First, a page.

If you haven't been following along and want to learn the techniques then it is best to start at the beginning with Part 1 here.
By now you should be pretty comfortable with editing control templates so I won't give step by step instructions except for techniques I haven't covered, or for tricky template parts.
In this post we are going to have a look at the ProgressBar and Slider controls. This is what the final result will look like:
You can grab the files here.
The ProgressBar Control
The control template for the ProgressBar control looks like this:
The red circle is around the Control Part icon. That icon indicates that the control expects there to be an element in the template called "ProgressBarTrack", and it usually has to be a control of the same type as is used in the default control template - in this case a Border control for "ProgressBarTrack" and a Rectangle element for "ProgressBarIndicator".
A Control Part is critical to a control - the compiled code that manipulates the visual elements expects to find those named parts and won't work without them. Fortunately their names indicate what they do. "ProgressBarTrack" is obviously the track that the progress runs along and "ProgressBarIndicator" is the part that grows to show progress.
For the ProgressBar control, this means that we are restricted to a single Rectangle element to show the progress.
Styling the progress bar is not hard. The points that are possibly worth mentioning are:
- The "ProgressBarTrack" has it's Border and Background brushes bound to the same named properties on the control (template bindings), so change these values on the style, not the "ProgressBarTrack" element. The same goes for the "ProgressBarIndicator" - its Fill brush is bound to the Foreground property on the parent control.
- The "IndeterminateRoot" contains elements that are shown when the "IsIndeterminate" is set to true. The storyboard for the IndeterminateState has an animation that is set to loop Forever. I'll cover this more below.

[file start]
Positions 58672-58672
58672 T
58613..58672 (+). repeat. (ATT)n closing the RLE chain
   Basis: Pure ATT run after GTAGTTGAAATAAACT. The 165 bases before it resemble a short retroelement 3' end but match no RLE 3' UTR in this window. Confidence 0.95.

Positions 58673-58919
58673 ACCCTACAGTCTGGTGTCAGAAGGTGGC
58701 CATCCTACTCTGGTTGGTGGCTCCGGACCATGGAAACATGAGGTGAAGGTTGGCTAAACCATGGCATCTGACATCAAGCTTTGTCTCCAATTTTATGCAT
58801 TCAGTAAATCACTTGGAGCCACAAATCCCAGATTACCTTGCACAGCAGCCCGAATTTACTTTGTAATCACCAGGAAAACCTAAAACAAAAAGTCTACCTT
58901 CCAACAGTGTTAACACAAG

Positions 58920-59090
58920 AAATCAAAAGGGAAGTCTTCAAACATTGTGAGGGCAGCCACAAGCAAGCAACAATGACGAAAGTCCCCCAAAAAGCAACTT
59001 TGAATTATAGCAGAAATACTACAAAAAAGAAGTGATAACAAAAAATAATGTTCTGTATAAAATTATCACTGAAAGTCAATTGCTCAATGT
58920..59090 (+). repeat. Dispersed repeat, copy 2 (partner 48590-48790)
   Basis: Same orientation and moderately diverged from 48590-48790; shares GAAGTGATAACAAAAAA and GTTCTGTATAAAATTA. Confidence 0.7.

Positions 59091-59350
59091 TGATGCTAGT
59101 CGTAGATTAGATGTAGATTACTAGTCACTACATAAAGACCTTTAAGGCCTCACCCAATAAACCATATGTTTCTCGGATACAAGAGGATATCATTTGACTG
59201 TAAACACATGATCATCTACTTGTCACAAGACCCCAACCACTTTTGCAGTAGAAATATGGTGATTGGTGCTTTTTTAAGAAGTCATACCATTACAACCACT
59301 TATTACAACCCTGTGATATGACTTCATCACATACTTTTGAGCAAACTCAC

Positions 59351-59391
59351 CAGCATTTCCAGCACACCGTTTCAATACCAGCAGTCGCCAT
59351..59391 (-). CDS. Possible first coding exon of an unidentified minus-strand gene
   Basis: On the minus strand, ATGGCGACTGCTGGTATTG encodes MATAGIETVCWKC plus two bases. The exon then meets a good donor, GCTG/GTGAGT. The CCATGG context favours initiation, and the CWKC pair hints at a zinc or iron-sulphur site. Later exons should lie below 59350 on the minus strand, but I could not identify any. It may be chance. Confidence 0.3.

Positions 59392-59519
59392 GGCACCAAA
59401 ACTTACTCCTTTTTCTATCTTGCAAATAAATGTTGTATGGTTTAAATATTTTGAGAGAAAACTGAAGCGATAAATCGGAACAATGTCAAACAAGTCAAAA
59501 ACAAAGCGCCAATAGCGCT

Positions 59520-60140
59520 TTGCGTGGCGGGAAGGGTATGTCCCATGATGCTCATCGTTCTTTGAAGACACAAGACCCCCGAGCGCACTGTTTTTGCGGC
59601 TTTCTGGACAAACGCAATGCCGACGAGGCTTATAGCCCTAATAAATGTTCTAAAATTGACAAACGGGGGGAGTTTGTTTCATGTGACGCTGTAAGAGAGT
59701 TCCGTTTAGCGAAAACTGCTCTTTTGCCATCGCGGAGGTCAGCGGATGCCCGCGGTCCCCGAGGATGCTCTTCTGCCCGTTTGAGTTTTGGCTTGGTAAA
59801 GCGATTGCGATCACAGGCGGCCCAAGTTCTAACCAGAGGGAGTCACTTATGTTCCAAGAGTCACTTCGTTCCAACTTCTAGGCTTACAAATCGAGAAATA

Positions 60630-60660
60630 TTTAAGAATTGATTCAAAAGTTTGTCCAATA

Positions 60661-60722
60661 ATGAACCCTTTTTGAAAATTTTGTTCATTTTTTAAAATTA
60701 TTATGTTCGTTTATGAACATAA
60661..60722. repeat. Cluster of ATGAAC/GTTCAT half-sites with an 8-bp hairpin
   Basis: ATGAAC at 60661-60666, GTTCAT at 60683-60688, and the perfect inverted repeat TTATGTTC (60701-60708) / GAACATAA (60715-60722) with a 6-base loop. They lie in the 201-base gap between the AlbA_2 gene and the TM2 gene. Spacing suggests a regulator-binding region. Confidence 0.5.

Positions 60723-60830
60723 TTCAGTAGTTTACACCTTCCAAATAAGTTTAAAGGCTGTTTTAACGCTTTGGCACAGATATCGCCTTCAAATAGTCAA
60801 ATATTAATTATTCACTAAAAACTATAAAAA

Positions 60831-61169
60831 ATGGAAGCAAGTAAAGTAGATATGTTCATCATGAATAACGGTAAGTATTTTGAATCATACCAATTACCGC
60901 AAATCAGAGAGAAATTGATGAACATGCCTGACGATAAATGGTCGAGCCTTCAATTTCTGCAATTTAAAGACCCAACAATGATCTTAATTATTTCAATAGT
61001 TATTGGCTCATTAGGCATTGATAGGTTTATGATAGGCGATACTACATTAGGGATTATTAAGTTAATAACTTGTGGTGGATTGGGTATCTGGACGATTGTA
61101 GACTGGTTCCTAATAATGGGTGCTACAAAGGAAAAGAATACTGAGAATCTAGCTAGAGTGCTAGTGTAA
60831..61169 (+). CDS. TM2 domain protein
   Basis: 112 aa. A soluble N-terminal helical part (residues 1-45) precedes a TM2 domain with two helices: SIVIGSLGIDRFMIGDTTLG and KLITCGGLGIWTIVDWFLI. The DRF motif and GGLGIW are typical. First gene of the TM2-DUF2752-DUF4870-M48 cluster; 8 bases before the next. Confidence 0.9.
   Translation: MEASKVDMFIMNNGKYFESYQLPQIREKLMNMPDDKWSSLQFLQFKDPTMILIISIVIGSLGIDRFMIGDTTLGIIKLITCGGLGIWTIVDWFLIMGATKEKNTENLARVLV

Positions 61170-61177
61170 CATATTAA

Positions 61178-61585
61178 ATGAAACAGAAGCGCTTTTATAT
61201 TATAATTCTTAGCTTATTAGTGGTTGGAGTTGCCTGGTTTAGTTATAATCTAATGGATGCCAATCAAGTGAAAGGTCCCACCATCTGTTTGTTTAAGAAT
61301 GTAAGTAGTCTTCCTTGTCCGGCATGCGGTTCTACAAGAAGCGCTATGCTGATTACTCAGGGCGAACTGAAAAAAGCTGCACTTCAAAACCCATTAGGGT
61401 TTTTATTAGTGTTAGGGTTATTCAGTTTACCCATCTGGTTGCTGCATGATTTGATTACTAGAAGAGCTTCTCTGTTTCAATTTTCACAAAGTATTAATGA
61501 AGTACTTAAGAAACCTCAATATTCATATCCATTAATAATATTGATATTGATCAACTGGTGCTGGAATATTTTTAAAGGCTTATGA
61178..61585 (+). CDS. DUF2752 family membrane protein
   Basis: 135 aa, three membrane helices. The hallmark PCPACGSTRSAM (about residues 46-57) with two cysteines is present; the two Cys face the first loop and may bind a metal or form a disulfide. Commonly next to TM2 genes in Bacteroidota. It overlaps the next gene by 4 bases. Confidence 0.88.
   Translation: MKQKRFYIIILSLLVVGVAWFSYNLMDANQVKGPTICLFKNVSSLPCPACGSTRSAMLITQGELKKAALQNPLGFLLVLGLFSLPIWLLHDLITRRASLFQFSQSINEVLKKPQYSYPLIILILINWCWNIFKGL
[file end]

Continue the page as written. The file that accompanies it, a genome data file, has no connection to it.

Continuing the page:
- The ProgessBar control doesn't have a Disabled state since it doesn't receive focus and is not intended to be interacted with
Of course, there is no reason why you are limited to an angled gradient moving across the bar - you could instead show pixies dancing from side to side, or a conveyor belt dropping toys in a box. Go wild! The only restrictions are that the Control Parts must be kept and used to show the progress when it is not Indeterminate.
The Slider Control
The Slider control is fairly straight forward - the control template is shown on the right. Like the Scrollbar control, there is a vertical and a horizontal template. I have created a separate resource for a Thumb control and assigned it to both the HorizontalThumb and the VerticalThumb. To do this, you would carry out the following steps:
- Select the HorizontalThumb element
- Create a copy of its control template, saving it (for now) as "HorizontalThumbGlassStyle"
- Make your changes to the thumb template
- Exit the Thumb control template, back to the Slider control template
- Use the Advanced Property Options button next to the "Style" property for the "HorizontalThumb" element (in the "Miscellaneous" group) to "Convert to new resource...", and saving it as "ThumbGlassStyle"
There's one more thing to be aware of. The Thumb style resource I created for the slider has a 1 pixel gap between the border of the "Background" element and the "BackgroundGradient" element. I noticed that moving the mouse over the thumb caused the MouseOver state to quickly show, then hide, and then show again. This was because of the gap between the border and the fill - the "Background" Border element has a null brush for it's Background property. Since there was no element of the Thumb under the mouse when it was over the gap, Silverlight considered that the mouse had left the element and put the Thumb into the Normal state. To fix this, I set a solid background color for the top level grid, and set the Alpha for the color to 0. Doing this ensured that there is a solid control under the mouse in the gap, even if it is fully opaque.